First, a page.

Tips For Choosing Container Companions

Similar to having a great traditional garden, making attractive containers begins with selecting the right plants. Some container gardens will include plants that look great together and others have plants that help each other to grow better. These plant combos are known as companion garden plants.  You can go to your local garden center and buy already created combination containers or have some fun and design your own.

Here are some tips to help guide you in your plant selections:

Tip 1 - Mix Plants Together That Have Matching Growing Conditions

First figure the location you are going to place your finished container. Determine the lighting conditions. Will it have full sun, partial shade/sun, or shade? Full sun is considered at least 6 hours of sun.  Plants that need limited sun exposure (4-6 hours of sun) are designated partial shade/sun.  Full shade plants will grow with less than 4 hours of sun coverage.

Check the plant labels to make sure you choose varieties that have the same sunlight exposure requirements. Also, review the labels to make sure you find plants that need the same watering requirements. Don’t select drought-tolerant plants and mix them with plants that need to be watered every day. 

At recent trade shows, there have been some interesting experimental ideas of mixing edibles and flowers together.  So don’t be afraid to try different plants together that you might not have thought about, just make sure the growing conditions are the same.

Here are some mixes that you might want to consider:


Petunias & Glitz Euphorbia

Cuphea, Verbena & Calibrachoa

Sun To Part Sun:

Coleus, Impatiens & Sweet Potato Vine

Begonia, Euphorbia Glitz & Impatients

Part Shade to Shade: 

Sweet Potato Vine, Polka Dot Plant & Caladium

Hostas & Coral Bells


Lobelia & Echinacea

Coreopsis & Lavender

Echinacea & Gaura


Baby Eggplant, Basil & Petunias

Petunias, Marigolds & Pepper Plant

Tomato, Parsley & Petunias

Tip 2 – Select Plants With Similar Growth Rates

Not every plant grows at the same rate. Some plants grow very quickly, while others are limited and will not differ much during the growing season. This is important because you do not want one plant to take over the entire container.  While this can be tricky to figure out, most annual flowers grow at an “average” rate, so not one of them will take over the container when they are mixed together.  If you are new at this or don’t want to have to worry about this, you can mix 3 different colored Calibrachoa, or Petunias, or Pentas at the same time.

Another reason it is tricky to know how fast a plant will grow is that there are other factors, such as the growing conditions, soil, drainage, etc. which will affect the growth rate.  On plant labels, you might see descriptions like “vigorous”, which means fast-growing. Pair this with other plants with this same information. If the label indicates the plant is “petite” do not mix it with another plant that has sprawling on it.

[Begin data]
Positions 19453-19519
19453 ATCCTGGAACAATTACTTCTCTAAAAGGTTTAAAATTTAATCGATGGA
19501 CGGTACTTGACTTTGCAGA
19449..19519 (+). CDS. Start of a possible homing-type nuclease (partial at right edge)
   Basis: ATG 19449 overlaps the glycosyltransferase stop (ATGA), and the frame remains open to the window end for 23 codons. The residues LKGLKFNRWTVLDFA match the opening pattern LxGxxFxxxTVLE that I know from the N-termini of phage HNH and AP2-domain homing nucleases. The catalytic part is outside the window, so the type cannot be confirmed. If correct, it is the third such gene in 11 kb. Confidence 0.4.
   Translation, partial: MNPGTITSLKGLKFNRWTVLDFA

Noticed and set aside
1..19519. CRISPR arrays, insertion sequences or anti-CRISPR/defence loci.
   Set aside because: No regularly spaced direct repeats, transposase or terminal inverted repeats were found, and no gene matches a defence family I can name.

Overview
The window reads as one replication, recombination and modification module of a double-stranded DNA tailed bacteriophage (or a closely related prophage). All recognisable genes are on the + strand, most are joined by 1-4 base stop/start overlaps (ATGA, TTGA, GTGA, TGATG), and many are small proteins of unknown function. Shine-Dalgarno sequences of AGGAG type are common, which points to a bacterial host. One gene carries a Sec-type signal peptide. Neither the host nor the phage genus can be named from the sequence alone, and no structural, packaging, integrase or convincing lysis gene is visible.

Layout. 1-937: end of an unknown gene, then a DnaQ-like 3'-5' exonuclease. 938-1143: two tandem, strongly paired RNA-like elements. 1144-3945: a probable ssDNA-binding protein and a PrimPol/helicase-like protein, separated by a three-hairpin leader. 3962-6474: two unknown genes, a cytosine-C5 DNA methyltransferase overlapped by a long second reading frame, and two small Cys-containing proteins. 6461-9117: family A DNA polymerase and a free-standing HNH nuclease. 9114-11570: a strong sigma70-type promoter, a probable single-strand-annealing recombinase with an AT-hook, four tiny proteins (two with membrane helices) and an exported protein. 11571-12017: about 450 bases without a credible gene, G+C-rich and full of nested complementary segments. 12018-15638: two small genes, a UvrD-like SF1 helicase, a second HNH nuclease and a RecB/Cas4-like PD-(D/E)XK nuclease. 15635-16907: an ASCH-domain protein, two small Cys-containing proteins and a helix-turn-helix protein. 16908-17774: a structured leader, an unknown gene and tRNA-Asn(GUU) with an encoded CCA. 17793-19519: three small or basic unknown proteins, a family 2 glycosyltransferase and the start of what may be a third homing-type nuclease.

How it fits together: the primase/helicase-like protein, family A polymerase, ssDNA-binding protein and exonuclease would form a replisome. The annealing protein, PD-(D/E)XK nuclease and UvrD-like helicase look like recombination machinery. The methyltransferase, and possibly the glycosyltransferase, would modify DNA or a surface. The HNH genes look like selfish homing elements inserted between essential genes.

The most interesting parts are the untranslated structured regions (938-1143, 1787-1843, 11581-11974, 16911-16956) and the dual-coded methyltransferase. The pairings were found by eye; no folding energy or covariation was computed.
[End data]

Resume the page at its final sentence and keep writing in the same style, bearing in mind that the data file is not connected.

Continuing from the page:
If you do find that one plant starts to overtake the container compared to the other plants, you can trim it to keep the container looking equalized. Just make a note to yourself that this happened so you can see if you want to include it in your combinations next year.

Tip 3 – Use A Mix Of Different Plants

Now the fun part of creating combination containers comes into play. When we state a mix of plants we are including different textures, shapes, colors, and sizes.  Look at the plants in terms of flower and leaf shapes and smoothness and roughness of the plant surfaces.  Try to incorporate the gardening design technique of thrillers, fillers, and spillers into your container mixes.  Always keep in the back of your mind, Tips 1 and 2 when making these selections.

Tip 4 – Get The Right Number Of Plants

You want to make sure you get the right number of plants, so you don’t have to go back to the store. This tip takes into account the size of your container, the size of the plants, and how large the plants will grow.  Proven Winners has reported that a 10 – 12-inch container will hold three 4-inch pots. If you are starting with smaller plants, say a 6-pack, you will need two 6-packs to fill the same size container. If you have larger containers to fill you will need more plants. If you want your containers to look full from the start, then add more plants or start with larger sized plants.

If you have created your own container combinations, share your photos on our Facebook page.

Photos courtesy of Ball Seed.

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